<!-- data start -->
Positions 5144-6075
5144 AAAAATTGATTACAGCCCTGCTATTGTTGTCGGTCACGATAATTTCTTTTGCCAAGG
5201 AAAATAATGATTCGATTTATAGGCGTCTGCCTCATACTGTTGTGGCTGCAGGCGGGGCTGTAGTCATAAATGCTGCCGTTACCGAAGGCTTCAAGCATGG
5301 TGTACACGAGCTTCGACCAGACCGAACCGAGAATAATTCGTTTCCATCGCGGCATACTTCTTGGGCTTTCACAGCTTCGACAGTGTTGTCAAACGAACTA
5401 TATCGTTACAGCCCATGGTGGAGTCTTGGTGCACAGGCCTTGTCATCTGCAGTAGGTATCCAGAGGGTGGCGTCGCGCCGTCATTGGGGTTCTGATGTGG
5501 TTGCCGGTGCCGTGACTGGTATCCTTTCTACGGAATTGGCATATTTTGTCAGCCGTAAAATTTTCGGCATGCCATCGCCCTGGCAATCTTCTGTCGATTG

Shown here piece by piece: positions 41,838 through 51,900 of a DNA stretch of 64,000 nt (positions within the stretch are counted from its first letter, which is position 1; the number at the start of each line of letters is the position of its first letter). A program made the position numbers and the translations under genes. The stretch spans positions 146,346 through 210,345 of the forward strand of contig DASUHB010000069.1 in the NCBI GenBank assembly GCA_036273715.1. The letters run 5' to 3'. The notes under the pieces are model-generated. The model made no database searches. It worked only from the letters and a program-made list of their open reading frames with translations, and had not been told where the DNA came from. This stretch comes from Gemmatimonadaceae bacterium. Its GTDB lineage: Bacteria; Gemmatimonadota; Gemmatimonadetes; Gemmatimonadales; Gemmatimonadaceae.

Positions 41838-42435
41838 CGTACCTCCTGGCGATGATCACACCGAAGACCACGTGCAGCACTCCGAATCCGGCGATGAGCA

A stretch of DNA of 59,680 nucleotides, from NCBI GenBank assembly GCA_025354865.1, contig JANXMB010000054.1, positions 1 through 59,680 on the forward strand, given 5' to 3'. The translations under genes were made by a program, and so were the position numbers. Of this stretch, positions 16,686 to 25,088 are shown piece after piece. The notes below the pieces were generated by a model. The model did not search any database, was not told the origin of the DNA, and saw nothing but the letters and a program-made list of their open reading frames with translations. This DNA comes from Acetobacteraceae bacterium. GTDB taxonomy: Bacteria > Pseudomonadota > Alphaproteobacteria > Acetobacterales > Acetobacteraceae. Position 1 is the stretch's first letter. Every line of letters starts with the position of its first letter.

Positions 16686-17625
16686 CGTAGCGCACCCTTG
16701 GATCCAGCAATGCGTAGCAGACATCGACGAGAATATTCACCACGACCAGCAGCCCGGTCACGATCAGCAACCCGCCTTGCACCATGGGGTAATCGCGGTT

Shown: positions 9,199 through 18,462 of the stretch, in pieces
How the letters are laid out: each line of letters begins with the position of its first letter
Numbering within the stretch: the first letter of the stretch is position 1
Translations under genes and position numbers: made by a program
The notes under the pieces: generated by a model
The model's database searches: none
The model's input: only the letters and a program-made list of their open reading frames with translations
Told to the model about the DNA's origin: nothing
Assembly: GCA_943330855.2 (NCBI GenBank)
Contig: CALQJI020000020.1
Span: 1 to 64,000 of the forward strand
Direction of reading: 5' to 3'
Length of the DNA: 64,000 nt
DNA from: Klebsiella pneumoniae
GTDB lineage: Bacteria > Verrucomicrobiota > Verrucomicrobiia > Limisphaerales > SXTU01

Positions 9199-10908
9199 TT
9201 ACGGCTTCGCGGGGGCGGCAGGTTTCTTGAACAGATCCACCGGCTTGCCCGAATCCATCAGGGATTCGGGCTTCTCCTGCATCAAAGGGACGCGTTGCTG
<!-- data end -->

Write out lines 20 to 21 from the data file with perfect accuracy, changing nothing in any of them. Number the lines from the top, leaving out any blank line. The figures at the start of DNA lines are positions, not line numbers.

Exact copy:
The model's input: only the letters and a program-made list of their open reading frames with translations
Told to the model about the DNA's origin: nothing